Class III Antiarrythmics - Sotalol



Sotalol is Class III antiarrhythmic medication that works by blocking potassium channels in cardiomyocytes, which increases the refractory period. Sotalol primarily targets arrhythmias in non-nodal cardiac myocytes, which makes it good for rhythm control. Sotalol is also a beta blocker, and has mild class II antiarrhythmic properties. A dangerous side effect of sotalol and all class 3 antiarrhythmics is QT prolongation leading to Torsades de pointes.

Key Points

  • Sotalol
    • Mechanism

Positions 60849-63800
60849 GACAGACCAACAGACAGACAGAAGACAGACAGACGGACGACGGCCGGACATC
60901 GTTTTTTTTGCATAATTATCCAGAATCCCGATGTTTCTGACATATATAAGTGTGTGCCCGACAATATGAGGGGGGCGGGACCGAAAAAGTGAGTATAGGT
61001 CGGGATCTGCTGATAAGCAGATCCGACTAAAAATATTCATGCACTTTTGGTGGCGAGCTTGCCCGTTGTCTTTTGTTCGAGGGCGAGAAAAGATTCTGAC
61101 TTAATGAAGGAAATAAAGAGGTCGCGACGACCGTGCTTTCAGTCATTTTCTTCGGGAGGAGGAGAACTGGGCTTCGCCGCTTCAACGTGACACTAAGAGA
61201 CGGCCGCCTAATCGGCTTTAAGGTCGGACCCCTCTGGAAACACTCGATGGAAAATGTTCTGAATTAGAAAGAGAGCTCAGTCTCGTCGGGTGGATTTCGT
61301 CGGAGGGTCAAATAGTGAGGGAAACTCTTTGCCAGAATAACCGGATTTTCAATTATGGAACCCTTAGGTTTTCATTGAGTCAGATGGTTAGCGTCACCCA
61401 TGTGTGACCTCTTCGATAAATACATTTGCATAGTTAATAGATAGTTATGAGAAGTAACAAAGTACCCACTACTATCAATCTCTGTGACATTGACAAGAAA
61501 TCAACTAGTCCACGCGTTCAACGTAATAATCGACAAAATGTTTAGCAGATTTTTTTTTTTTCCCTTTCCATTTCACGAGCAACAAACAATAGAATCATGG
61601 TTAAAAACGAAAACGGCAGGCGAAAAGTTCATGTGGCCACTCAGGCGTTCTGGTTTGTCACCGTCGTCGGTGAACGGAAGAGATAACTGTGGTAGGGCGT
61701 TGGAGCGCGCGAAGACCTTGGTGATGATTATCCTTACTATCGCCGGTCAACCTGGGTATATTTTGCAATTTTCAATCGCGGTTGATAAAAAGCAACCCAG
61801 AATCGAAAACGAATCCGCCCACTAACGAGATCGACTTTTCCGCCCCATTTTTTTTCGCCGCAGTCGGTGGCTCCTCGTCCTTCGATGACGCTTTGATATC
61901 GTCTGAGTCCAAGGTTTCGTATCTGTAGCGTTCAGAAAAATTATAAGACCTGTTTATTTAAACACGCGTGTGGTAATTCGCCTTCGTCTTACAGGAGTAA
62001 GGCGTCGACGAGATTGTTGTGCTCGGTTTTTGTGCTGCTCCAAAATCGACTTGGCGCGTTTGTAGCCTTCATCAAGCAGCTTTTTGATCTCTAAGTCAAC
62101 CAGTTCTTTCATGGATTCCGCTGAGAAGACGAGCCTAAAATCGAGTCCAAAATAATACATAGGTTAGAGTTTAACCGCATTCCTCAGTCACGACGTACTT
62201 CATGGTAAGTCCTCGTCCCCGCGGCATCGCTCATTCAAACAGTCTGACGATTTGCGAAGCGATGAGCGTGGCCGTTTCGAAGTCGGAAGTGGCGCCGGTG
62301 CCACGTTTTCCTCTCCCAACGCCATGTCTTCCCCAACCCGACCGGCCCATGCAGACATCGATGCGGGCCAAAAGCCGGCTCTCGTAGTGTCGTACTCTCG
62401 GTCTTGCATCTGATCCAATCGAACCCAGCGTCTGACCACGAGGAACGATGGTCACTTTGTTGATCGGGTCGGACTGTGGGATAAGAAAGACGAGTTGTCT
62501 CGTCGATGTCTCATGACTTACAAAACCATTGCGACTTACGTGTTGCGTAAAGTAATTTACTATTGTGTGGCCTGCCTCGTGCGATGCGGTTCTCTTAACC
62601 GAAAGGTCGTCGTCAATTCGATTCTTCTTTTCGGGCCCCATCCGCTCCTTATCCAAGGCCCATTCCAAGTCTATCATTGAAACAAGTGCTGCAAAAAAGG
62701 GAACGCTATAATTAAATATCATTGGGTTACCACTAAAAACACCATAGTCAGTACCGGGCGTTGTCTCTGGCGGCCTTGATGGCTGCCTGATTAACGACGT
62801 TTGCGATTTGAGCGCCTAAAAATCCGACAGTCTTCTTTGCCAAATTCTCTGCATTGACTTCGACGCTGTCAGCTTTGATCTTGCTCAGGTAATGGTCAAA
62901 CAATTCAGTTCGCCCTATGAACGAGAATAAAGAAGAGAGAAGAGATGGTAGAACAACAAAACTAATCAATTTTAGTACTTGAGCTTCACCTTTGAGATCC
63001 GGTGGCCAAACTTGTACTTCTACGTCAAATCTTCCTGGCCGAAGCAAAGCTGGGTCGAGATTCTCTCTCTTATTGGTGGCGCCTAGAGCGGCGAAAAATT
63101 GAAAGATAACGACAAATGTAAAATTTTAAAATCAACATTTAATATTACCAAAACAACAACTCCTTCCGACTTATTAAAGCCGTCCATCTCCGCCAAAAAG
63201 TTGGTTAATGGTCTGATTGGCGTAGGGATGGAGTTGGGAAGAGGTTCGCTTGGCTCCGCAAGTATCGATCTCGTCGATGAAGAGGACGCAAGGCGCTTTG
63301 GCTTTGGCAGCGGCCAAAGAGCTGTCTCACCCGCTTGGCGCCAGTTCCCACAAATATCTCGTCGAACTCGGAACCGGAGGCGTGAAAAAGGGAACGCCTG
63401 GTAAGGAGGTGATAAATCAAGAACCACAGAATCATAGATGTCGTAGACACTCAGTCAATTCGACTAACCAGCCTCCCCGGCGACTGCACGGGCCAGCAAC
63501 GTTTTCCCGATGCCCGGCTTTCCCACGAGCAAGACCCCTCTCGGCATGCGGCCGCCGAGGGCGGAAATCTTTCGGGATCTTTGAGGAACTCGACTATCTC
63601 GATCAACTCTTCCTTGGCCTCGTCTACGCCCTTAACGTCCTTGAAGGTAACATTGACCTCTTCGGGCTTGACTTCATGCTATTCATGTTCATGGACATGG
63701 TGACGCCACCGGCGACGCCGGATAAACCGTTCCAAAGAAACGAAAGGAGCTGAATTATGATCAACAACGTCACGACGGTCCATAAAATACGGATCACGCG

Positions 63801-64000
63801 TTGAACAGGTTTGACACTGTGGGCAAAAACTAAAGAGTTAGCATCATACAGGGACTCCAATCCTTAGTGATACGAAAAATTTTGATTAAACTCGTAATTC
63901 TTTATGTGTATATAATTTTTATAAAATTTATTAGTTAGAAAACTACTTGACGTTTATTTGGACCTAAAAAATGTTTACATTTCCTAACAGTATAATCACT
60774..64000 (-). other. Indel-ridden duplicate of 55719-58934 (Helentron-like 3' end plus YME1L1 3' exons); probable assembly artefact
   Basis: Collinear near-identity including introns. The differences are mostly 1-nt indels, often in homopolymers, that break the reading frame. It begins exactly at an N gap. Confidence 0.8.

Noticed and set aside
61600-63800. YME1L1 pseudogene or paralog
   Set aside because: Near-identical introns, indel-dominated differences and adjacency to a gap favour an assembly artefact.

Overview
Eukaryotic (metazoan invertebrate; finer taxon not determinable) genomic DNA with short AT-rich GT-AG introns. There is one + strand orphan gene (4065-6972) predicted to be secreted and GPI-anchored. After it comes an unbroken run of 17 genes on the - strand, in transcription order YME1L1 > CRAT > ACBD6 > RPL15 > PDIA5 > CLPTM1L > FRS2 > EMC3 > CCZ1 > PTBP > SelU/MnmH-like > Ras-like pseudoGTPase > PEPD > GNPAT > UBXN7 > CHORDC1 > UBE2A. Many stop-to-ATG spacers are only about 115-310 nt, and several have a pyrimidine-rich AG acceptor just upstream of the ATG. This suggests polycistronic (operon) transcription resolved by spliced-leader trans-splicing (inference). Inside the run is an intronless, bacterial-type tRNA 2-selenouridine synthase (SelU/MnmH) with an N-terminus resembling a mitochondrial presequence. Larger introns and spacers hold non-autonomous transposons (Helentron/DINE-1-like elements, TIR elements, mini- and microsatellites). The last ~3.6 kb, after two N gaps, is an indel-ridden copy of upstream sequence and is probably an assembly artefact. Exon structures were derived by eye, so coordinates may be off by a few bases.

• Acts as Class 2 and 3 Antiarrhythmic
        • Causes Beta-blocker Activity
          • Reduces cAMP and calcium influx at nodal tissue
          • Slows down heart rate, AV conduction (PR interval)
        • Blocks Potassium (K+) channels
          • Prolongs phase 3 repolarization by blocking potassium outflow, mainly in non-nodal tissue
          • Increases AP duration and effective refractory period (ERP)
            • Prolonged QT creates risk for early after-depolarizations and Torsades de Pointes
    • Clinical Use
      • Treats Atrial flutter/fibrillation
      • Treats Ventricular tachycardia
    • Adverse Effects
      • Causes Long QT (Torsades de Pointes risk)
        • All drugs that increase QT interval increase the risk of early after-depolarizations causing ventricular arrhythmias like Torsades de Pointes
        • Avoid in patients with congenital or acquired long QT syndrome